For us, the key question is: what was Greensill himself doing as an adviser to the Coalition in the first place?
Posts Tagged: Sir Jeremy Heywood
Plus: If Sunak wishes to ingratiate himself with small business people, he should scrap the loan charge and IR35.
Simone Finn: Civil Service reform. Gove and Case will drive forward the legacy of Heywood and Maude – who’s back to help out
The best ideas for reform won’t come from government alone. That’s why I’ve joined the Commission for Smart Government which was launched last month.
Why the Cabinet Office will be in the dock for Covid failures when the inquiry comes. As will Sedwill.
The Treasury has been welded at the top to Number Ten. Now there’s a push to do more of the same to the Office.
Plus: Chinese whispers, Whitehall moves – and a Budget that is set to target business rather than taxpayers.
An ominous calm reigned and one half expected the Prime Minister to choose a hymn to match.
We are likely to get a deal with something for everyone – a ‘softish’ Brexit with May-style immigration controls. But the longer-term offers great opportunities.
Henry Newman: Amidst the row about neutrality, a big question looms. Is the civil service up to delivering Brexit effectively?
Whitehall has at times imperilled its reputation for neutrality, but there remains a positive ‘can-do’ attitude about Brexit. The Government should harness it.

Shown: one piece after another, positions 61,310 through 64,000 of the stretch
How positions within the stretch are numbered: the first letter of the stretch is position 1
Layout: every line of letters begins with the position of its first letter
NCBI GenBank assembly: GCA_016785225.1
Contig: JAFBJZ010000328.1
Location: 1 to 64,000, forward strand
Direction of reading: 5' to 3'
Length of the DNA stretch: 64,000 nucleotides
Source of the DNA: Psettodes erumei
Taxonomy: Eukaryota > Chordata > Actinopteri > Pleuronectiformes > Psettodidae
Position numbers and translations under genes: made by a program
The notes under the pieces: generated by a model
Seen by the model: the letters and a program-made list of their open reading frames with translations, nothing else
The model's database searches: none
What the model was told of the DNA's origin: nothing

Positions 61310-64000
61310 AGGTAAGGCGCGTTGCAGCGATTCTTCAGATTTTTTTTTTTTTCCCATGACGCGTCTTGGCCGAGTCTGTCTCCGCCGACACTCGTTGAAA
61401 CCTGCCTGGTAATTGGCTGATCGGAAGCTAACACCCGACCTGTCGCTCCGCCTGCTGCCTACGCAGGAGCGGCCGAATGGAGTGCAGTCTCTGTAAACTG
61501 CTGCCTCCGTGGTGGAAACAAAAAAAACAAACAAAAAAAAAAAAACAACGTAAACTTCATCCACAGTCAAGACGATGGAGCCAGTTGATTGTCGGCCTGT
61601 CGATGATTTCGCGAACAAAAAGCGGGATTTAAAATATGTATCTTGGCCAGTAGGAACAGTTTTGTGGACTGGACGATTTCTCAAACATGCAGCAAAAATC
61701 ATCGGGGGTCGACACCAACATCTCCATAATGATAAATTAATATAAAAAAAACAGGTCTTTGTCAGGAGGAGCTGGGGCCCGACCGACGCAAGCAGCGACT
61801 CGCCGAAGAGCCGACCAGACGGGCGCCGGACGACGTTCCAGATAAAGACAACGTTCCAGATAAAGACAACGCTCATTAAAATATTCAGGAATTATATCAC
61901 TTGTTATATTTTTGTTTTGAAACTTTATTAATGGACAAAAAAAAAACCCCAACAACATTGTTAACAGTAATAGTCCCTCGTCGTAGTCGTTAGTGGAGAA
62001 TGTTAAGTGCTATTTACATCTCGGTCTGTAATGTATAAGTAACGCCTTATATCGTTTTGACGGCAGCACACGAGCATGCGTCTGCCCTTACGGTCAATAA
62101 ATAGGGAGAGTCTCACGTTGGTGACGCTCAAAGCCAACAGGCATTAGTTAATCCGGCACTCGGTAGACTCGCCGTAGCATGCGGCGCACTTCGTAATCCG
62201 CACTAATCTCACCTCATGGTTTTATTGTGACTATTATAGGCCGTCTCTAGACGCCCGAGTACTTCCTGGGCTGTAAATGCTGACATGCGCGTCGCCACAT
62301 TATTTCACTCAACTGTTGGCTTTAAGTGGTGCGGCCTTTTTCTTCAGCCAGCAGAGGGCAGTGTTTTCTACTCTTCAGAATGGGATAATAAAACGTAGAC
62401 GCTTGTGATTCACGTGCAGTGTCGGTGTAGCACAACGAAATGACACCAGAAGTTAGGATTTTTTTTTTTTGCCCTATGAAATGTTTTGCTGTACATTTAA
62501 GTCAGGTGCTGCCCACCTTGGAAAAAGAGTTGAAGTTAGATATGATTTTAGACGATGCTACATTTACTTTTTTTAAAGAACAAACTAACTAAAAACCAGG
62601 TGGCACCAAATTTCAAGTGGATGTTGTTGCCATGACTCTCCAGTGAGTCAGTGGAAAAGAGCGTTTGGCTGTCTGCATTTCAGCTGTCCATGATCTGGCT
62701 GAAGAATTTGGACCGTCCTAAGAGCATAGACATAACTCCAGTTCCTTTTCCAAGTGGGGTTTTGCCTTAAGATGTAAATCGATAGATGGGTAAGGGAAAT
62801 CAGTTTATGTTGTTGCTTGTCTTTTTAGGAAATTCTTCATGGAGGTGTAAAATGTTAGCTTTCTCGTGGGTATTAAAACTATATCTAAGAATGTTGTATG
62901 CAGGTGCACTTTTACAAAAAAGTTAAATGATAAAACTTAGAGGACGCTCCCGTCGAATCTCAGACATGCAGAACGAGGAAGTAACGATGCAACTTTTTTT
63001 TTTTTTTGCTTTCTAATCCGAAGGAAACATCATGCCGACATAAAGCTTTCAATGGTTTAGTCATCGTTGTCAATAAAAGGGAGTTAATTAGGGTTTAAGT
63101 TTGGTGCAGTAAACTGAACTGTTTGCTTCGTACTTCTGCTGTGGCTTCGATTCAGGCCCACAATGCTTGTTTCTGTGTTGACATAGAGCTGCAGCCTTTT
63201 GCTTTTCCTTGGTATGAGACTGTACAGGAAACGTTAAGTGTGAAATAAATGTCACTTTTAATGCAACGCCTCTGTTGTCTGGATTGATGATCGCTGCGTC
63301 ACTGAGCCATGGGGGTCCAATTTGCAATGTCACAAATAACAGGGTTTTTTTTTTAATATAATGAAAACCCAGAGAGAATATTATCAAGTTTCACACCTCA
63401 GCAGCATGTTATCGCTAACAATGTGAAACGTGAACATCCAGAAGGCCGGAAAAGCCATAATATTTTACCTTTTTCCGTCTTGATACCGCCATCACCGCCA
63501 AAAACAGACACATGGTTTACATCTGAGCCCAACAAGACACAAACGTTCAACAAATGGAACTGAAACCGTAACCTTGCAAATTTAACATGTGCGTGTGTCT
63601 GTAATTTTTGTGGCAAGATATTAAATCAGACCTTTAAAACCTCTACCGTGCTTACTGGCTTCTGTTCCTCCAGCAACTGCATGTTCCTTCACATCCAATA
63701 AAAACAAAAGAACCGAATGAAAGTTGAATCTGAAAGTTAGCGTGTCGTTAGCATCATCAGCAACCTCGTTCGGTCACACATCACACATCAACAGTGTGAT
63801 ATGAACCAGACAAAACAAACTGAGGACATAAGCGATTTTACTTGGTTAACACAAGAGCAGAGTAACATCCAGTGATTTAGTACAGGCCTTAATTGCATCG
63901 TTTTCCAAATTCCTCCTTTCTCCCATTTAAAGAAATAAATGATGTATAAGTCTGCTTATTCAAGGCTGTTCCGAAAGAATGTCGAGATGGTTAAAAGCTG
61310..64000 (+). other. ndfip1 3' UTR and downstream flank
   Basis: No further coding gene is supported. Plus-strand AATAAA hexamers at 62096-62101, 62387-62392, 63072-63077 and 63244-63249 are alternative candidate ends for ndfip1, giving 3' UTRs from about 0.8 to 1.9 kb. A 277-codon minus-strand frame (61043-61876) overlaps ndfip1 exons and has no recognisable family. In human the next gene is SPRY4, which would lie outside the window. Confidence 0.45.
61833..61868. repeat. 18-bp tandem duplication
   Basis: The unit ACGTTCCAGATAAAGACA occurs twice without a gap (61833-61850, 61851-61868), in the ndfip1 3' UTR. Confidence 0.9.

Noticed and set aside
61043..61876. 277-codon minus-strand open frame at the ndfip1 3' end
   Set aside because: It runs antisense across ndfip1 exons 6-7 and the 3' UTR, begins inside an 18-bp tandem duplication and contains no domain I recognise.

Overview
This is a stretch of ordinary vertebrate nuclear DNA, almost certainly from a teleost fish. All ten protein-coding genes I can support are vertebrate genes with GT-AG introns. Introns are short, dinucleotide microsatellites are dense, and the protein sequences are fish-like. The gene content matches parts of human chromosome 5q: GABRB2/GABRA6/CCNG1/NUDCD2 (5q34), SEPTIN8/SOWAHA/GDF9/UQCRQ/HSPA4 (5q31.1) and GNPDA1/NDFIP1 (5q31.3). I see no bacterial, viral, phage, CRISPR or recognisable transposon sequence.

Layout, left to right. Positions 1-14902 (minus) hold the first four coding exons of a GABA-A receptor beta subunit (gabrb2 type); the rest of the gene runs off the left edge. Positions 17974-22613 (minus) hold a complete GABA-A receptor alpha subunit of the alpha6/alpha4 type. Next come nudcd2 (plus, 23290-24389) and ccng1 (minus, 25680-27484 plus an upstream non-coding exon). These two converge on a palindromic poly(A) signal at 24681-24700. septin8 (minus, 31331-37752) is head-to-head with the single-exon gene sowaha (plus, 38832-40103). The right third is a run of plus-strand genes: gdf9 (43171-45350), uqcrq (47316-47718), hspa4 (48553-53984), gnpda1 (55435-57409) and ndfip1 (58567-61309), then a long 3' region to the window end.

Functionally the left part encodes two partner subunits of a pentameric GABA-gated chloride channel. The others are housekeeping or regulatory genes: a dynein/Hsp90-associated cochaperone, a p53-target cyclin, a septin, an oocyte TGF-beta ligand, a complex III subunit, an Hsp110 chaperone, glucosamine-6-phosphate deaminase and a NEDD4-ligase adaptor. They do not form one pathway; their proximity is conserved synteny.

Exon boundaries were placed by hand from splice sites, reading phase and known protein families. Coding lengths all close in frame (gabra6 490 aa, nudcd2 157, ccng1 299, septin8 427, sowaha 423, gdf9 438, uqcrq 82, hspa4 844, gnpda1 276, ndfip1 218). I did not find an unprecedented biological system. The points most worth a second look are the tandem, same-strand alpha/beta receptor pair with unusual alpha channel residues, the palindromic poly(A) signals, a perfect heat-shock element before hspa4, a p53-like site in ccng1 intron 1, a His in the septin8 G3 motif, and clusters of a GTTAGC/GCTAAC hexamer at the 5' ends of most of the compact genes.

We must insist that an “in principle” agreement on trade be reached by the end of March 2018 – otherwise the EU will have us over a barrel.
The Prime Minister is not in a position to force policy about leaving the EU on her Cabinet colleagues – let alone the Brexit Secretary.
Reshuffles, reorganisations, investigations – the Director General of the Propriety and Ethics Team in the Cabinet Office is always in on the action.
And much of this material is propaganda – not fact.
Plus: Gummer gets it wrong, Barwell gets it right, Heywood gets oily, the Republicans get extreme…and why Boris may get Transport.
The Prime Minister and the Chancellor will undoubtedly now be brooding about means of getting the Home Secretary out of the Home Office.
UKIP, like the SNP, have become expert Eeyores. They should proudly adopt the donkey as their symbol.